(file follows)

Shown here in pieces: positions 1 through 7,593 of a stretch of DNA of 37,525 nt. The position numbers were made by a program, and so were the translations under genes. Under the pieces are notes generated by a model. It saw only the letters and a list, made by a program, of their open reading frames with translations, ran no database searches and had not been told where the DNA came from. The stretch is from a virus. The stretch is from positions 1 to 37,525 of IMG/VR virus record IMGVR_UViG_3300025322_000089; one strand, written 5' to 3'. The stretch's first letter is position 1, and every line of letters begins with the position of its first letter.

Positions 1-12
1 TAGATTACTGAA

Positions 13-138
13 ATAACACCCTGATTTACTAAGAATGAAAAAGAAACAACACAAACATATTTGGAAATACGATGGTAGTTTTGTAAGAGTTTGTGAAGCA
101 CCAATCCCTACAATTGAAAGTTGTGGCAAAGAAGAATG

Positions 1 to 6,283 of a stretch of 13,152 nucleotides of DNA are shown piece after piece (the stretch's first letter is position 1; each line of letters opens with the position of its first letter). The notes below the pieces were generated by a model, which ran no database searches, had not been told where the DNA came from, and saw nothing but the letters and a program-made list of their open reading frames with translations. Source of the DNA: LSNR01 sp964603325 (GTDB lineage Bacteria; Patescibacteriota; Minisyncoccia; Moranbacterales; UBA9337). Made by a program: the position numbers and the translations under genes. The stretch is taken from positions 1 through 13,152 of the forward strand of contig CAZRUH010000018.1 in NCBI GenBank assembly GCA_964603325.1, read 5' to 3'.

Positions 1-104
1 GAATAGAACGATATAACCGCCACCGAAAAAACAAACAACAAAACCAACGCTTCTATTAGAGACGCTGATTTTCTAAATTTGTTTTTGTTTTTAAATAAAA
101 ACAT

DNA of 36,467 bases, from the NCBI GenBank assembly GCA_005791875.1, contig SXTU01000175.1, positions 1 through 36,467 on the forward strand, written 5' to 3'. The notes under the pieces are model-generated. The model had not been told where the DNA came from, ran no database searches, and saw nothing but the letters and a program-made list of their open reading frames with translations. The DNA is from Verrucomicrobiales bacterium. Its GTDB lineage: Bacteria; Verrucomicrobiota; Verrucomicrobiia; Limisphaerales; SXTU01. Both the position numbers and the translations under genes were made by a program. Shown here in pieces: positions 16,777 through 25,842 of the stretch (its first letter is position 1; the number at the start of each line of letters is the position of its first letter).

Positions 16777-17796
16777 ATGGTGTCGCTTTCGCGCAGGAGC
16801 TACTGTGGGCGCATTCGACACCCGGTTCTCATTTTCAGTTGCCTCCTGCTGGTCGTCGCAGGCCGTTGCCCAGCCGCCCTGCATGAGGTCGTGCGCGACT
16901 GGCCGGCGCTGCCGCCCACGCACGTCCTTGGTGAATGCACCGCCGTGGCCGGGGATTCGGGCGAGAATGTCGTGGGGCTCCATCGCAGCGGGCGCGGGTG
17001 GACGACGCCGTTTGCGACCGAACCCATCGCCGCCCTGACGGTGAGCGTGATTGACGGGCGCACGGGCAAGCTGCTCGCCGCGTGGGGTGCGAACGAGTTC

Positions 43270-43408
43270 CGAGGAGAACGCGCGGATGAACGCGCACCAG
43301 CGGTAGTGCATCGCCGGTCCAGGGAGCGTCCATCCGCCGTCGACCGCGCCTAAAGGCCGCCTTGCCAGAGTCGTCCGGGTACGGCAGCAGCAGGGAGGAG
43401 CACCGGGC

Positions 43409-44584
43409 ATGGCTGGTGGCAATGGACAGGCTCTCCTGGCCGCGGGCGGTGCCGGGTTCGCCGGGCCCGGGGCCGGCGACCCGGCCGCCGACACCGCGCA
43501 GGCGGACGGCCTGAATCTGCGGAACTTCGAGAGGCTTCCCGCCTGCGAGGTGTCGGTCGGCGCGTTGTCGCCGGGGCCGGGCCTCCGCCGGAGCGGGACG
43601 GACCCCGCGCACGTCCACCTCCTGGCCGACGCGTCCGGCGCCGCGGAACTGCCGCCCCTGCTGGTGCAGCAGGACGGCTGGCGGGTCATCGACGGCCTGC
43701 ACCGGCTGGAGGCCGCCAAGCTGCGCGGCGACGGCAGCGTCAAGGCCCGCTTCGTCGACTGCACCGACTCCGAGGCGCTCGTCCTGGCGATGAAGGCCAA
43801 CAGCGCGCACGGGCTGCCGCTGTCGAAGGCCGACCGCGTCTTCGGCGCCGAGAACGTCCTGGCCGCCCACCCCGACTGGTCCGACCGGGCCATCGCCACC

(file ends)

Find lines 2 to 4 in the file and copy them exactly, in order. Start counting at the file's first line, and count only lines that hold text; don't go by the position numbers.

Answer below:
Positions 1-12
1 TAGATTACTGAA

Positions 13-138